I suppose that if I was going to be serious about social media and wanted to take such advice, then I’d want to use Kred to find people who are influential in the communities that I wanted to reach, and I’d look at the keywords for people who I was interested in following or adding to a list on Twitter, rather than just their timeline of recent tweets, which is what I do at the moment. But of course I’d only be able to do that for those who are on Kred, and maybe Socialmention.com (see above) would be better for reviewing others, since you can search for anyone’s Twitter handle there.

Other tools for measuring Twitter: Twitter itself

On Twitter, there is a Notifications link, and here you can see all the mentions you get, and when you’re added to a list, followed or a tweet is favourited, etc.  I monitor this but not particularly closely. I’m vaguely interested in how many/which of my tweets have been favourited. I don’t do this often myself, but perhaps I should, in order to understand faves better.

Under “Settings” on Twitter, there is a link to “Twitter Ads” and this has rich reports even if you haven’t paid for premium stuff. The tab here called “Analytics”  shows me my “Tweet Activity” and has a time line showing “follows”, “mentions” and “unfollows”. It also lists recent tweets and tells me various things about each one:

  1. the number of clicks on bit.ly links in my tweets (all to my blog, since I use Hootsuite’s tool normally, see below)
  2. which tweets have more than “normal reach”: the tweet that Klout gave 2 dots to, has 22 times normal reach
  3. faves, ie number of times a tweet has been favourited
  4. retweets (number of times)
  5. replies (number of times)

I can select to look at all tweets (default) or the “good” tweets (top third for me: oh look, a tweet with 43 times normal influence!) or the “best” tweets (top 15% for me).  Now I notice that it was also highlighting numbers that fell within these categories, in the default view. No surprises: I already knew that the “43” scoring tweet was well re-tweeted: it had a provocative announcement and I e-mailed about it and the blog post behind it to some contacts, too. I suppose it’s re-assuring to see what I might expect.

Also under “Analytics” there is a report on followers, which tells me which countries and cities my followers come from. It tells me their interests, who else they follow, and the gender balance, as well as tracking numbers through time and showing me that wiggly blue line on a graph. Ah, the lure of the wiggly blue line! I am a fish waiting to get hooked by it!!

There’s a lot more here for me to investigate: what are Twitter Cards, and what does it do with Websites? But I’ve seen enough: time is precious and I really don’t want to get hooked!

Other tools for measuring Twitter: Twittercounter

I registered for Twittercounter ages ago (September 2013, apparently), so at last there are some stats for me to look at. It allows me to compare myself with others on Twittercounter, but that’s not for me. It seems to focus a lot on number of followers. I am apparently ranked number #25,481,506 on Twitter, Worldwide. You can look at the top 100 and what they’re doing, so that could be good if you want to learn tips.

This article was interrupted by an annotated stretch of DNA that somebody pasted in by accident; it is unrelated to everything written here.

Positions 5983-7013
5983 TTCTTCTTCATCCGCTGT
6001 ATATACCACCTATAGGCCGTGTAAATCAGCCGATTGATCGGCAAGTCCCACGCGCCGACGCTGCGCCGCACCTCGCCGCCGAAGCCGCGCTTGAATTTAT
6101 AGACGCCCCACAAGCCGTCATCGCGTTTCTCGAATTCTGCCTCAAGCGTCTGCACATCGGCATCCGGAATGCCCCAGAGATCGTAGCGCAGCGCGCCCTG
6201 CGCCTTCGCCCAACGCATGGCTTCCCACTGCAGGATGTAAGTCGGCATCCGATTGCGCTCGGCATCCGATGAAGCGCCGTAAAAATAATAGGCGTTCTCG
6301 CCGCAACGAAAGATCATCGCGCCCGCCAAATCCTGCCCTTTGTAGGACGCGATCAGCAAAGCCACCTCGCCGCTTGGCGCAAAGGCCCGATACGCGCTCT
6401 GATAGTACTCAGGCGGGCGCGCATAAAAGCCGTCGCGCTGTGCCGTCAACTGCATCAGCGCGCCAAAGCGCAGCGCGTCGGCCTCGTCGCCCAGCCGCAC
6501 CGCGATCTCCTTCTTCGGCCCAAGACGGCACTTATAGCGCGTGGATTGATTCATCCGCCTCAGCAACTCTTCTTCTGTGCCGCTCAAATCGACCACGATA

What I found most interesting, was that it picked up on hashtags on tweets where I am mentioned: in my case this was altmetrics, publishing and peerreview, but these are also the hashtags that Twittercounter tells me I tweet about, so it looks like people are tweeting about me when they re-tweet my tweets! I’m also not the world’s best at remembering to use hashtags, but this feature seems to me to have potential.

Other tools for measuring Twitter: Hootsuite

I use Hootsuite because I set up a nice tab page there ages ago, and it does everything I want to do with Twitter. (Tweetdeck does the same sort of stuff.) Hootsuite also sends me e-mails that I ignore (perhaps there are settings I should investigate?!) and has an “Analytics” section and a report on my profile. It is not as nice and clean looking as Klout’s report. But is it more valuable?

It tells me my number of followers and the number I’m following, and the number of lists in which I feature. It gives me three measures:

1) A graph that tracks the number of followers

2)A “keyword over time” graph. What’s that? A flat line, for me!

3) A list of my most popular links, with the tweets containing them. (seems to be based on the tweets I’ve made from within Hootsuite where I used their URL shortening tool so it can track if people have clicked on them.)

The report covers the last two weeks but I can alter the time period. I looked at the entire last year and my most popular link got 8 clicks. It is also the tweet that accrued two dots from Klout. Can Klout track this too? Or is there some kind of cause and effect, that what Klout is interested in has resulted in the number of clicks? Intriguing!

In conclusion

I am interested if people who follow me click on my links. This tells me that I’m contributing something of interest to others, since they seem to want to find out more. If no-one clicks on anything, then I’m either not saying interesting stuff, or I’m not in the right community, but either way I’m probably wasting my time. Not that I invest much time in Twitter, so overall, I’m happy that the level of interest matches my level of activity.

I invest a lot more time in WordPress than I do in Twitter, so really that’s what I ought to be measuring and monitoring, rather Twitter, although it turns out to be useful that my blog links are tweeted via a different URL shortening service, since I can see when Twitter brings readers to my blog, which is one of my goals when tweeting. Although I’m sure that there are other ways to do this.

Since I am on Twitter, it does me no harm to consider what I’m doing there and how I want to measure it or indeed whether I want to do more with it, and this investigation of the tools available for monitoring and measuring my activity there has caused just such reflections.

“Extreme Open Access”